To determine compass deviation, the aircraft is parked on a compass rose painted on a level surface such as a ramp or taxiway. All of the electronic equipment is powered on as in normal operation. The nose of the aircraft is placed on the Magnetic North marking on the ground. Deviation in the compass reading (from North) is recorded. The aircraft is then rotated to 30 degrees to the right, and the deviation noted. The aircraft is turned in increments of thirty degrees through the 360 degrees, and deviation from the proper reading is noted. This procedure is called swinging the compass. These errors are posted on a Deviation Card placed at the lower portion of the compass. For example, it may state for a course of 180, steer 178°.

Usually the errors are only a few degrees, but should be taken into consideration by the pilot then tracking a given magnetic course.

Compass Dip Errors

Any time the compass card is not perfectly level, the magnets dip downward toward the earth. The result is that the compass does not correctly align with Magnetic North the same as when the card is level. This results in erroneous indication while in the non-level state. Dip occurs under 2 conditions.
1. During turns from the north and south. (i.e. Plane is in a bank.
2. During acceleration or deceleration while on an East or West heading.

Compass Turning Errors

When the aircraft initiates a right turn from the North, the dip of the compass causes the compass to initially indicate a turn IN THE OPPOSITE DIRECTION (i.e. the compass turns left). The amount of initial error is approximately equal to the Latitude position of the aircraft. If at a 30 degree latitude, and a right turn from North is initiated, the compass card will initially turn LEFT to 330 degrees. As the right turn to the EAST proceeds, the compass will start to catch up, so that when EAST (090) degrees is reached the compass will indicate correctly, even though the aircraft is still banked.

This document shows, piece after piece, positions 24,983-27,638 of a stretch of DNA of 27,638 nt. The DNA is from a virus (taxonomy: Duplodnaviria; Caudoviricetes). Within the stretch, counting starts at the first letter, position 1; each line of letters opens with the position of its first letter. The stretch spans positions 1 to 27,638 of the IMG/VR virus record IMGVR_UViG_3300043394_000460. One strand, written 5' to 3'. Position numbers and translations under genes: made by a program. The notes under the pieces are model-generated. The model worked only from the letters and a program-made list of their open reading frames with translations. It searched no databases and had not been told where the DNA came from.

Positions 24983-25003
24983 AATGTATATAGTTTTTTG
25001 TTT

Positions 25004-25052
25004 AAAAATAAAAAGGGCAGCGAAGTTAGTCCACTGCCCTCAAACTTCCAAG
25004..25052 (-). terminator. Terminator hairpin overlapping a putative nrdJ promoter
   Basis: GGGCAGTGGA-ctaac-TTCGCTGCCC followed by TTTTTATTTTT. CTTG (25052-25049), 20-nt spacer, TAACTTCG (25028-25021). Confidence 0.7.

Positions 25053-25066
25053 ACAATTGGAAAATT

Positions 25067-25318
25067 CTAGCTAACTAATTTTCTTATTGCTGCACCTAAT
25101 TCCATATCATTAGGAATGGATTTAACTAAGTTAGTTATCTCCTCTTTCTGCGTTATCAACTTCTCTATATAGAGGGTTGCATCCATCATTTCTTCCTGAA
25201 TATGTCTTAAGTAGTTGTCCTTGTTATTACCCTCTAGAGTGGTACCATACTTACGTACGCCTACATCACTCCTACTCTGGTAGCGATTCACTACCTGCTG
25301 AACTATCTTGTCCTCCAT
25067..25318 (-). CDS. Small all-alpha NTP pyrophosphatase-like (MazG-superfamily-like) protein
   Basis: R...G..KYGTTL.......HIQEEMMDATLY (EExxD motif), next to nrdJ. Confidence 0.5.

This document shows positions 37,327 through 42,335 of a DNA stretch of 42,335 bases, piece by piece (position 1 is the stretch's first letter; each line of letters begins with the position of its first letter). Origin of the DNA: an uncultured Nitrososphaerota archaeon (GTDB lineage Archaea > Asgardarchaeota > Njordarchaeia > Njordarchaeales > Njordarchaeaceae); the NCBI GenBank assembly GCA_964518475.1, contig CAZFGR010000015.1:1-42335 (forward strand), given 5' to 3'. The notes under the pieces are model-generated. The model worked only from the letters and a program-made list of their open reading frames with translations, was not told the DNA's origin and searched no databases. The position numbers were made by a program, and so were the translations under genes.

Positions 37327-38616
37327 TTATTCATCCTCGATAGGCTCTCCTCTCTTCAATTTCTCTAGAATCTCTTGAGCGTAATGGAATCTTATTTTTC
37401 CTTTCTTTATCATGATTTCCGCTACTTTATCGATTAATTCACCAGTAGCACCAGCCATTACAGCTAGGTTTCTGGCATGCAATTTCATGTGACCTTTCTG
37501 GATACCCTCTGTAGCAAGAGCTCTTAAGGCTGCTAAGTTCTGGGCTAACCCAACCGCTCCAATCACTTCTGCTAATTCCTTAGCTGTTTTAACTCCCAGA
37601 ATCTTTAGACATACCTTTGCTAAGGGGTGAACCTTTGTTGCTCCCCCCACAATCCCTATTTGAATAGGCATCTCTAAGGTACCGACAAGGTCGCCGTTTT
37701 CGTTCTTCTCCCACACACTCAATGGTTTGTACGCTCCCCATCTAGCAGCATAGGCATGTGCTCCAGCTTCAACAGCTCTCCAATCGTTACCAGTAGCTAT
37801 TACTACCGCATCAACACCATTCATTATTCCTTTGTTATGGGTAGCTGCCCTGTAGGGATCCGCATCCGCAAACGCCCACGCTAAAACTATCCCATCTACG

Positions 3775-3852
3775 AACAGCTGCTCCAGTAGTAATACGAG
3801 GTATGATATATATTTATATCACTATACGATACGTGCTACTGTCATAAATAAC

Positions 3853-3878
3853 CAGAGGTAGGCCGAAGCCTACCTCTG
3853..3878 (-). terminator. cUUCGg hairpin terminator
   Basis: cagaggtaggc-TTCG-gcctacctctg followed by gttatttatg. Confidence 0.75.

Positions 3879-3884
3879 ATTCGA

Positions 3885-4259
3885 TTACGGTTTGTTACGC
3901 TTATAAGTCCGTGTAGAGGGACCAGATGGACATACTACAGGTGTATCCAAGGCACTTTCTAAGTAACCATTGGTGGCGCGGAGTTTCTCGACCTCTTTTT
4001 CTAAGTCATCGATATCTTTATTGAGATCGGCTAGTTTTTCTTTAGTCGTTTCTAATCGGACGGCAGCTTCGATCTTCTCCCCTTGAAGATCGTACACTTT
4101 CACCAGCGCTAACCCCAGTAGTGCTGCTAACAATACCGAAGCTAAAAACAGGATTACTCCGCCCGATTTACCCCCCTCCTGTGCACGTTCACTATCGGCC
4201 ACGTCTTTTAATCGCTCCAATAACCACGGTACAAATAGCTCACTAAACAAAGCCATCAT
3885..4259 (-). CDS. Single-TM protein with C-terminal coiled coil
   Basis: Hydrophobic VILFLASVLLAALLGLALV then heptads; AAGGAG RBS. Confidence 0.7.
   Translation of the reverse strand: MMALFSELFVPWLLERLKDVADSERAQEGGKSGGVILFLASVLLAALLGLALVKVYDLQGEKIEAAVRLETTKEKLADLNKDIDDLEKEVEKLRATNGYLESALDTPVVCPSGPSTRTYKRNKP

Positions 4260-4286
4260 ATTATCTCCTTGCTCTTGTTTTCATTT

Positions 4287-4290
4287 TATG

If the turn is LEFT from NORTH, the compass will turn right to 030 degrees, and will catch up by the time WEST (270) degrees is reached.

THEREFORE, WHEN TURNING FROM NORTH, THE COMPASS LAGS. If turning to the North, you will have to roll back to straight and level approximately 30 degrees prior to reaching North on the compass.

When turning from SOUTH, the opposite action occurs; the compass LEADS by the amount of the degrees Latitude. If at 30 degrees Latitude, the lead will be approximately 30 degrees. If you are turning to the South, you will have to roll back to straight and level approximately 30 degrees past South reading.

MEMORY AID: Turn to N, Under Shoot. Turn to South, Over Shoot.

Compass Acceleration Errors

When the aircraft is on an East or West heading, acceleration or deceleration of the aircraft causes the compass card to tilt forward or backward, respectively. This tilting causes the compass card magnets to swing downward toward the earth, which in turn causes the compass to rotate to an incorrect indication.

This error is maximum when on an East or West heading, and gradually diminishes to zero when a North or South heading is reached. Acceleration of the aircraft causes the compass to erroneously swing to the North. Deceleration causes erroneous rotation toward the South.

Again, the error is approximately equal to the Latitude degrees of the aircraft location. At 30 degrees Latitude, acceleration causes the swing to a northerly reading to be approximately 30 degrees. Once the acceleration ceases, and the aircraft assumes a constant forward velocity, the compass will return to it’s original East or West reading.

In like manner, deceleration of he aircraft causes an erroneous swing to a southerly reading of approximately 30 degrees at the same Latitude..

MEMORY AID: A N D S - Accelerate North, Decelerate South